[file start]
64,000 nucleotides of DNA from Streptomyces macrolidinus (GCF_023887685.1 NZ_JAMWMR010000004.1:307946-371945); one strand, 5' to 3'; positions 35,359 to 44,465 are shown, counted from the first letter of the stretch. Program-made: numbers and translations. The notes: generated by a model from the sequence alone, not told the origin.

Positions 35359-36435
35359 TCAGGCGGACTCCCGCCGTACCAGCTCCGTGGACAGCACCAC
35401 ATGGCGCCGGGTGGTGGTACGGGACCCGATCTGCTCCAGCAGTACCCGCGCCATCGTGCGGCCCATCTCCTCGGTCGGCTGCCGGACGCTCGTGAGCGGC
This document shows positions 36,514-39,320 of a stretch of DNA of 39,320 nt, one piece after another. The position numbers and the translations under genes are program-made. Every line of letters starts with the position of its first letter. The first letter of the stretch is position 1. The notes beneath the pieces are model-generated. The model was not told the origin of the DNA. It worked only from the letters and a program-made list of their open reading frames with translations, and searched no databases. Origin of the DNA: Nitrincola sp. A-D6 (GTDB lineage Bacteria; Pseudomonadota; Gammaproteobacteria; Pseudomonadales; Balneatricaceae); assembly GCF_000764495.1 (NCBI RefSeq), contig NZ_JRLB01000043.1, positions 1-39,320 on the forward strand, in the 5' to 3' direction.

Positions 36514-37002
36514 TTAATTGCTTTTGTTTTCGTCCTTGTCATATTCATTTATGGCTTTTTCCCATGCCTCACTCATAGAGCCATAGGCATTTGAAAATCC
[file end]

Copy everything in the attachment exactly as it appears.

64,000 nucleotides of DNA from Streptomyces macrolidinus (GCF_023887685.1 NZ_JAMWMR010000004.1:307946-371945); one strand, 5' to 3'; positions 35,359 to 44,465 are shown, counted from the first letter of the stretch. Program-made: numbers and translations. The notes: generated by a model from the sequence alone, not told the origin.

Positions 35359-36435
35359 TCAGGCGGACTCCCGCCGTACCAGCTCCGTGGACAGCACCAC
35401 ATGGCGCCGGGTGGTGGTACGGGACCCGATCTGCTCCAGCAGTACCCGCGCCATCGTGCGGCCCATCTCCTCGGTCGGCTGCCGGACGCTCGTGAGCGGC
This document shows positions 36,514-39,320 of a stretch of DNA of 39,320 nt, one piece after another. The position numbers and the translations under genes are program-made. Every line of letters starts with the position of its first letter. The first letter of the stretch is position 1. The notes beneath the pieces are model-generated. The model was not told the origin of the DNA. It worked only from the letters and a program-made list of their open reading frames with translations, and searched no databases. Origin of the DNA: Nitrincola sp. A-D6 (GTDB lineage Bacteria; Pseudomonadota; Gammaproteobacteria; Pseudomonadales; Balneatricaceae); assembly GCF_000764495.1 (NCBI RefSeq), contig NZ_JRLB01000043.1, positions 1-39,320 on the forward strand, in the 5' to 3' direction.

Positions 36514-37002
36514 TTAATTGCTTTTGTTTTCGTCCTTGTCATATTCATTTATGGCTTTTTCCCATGCCTCACTCATAGAGCCATAGGCATTTGAAAATCC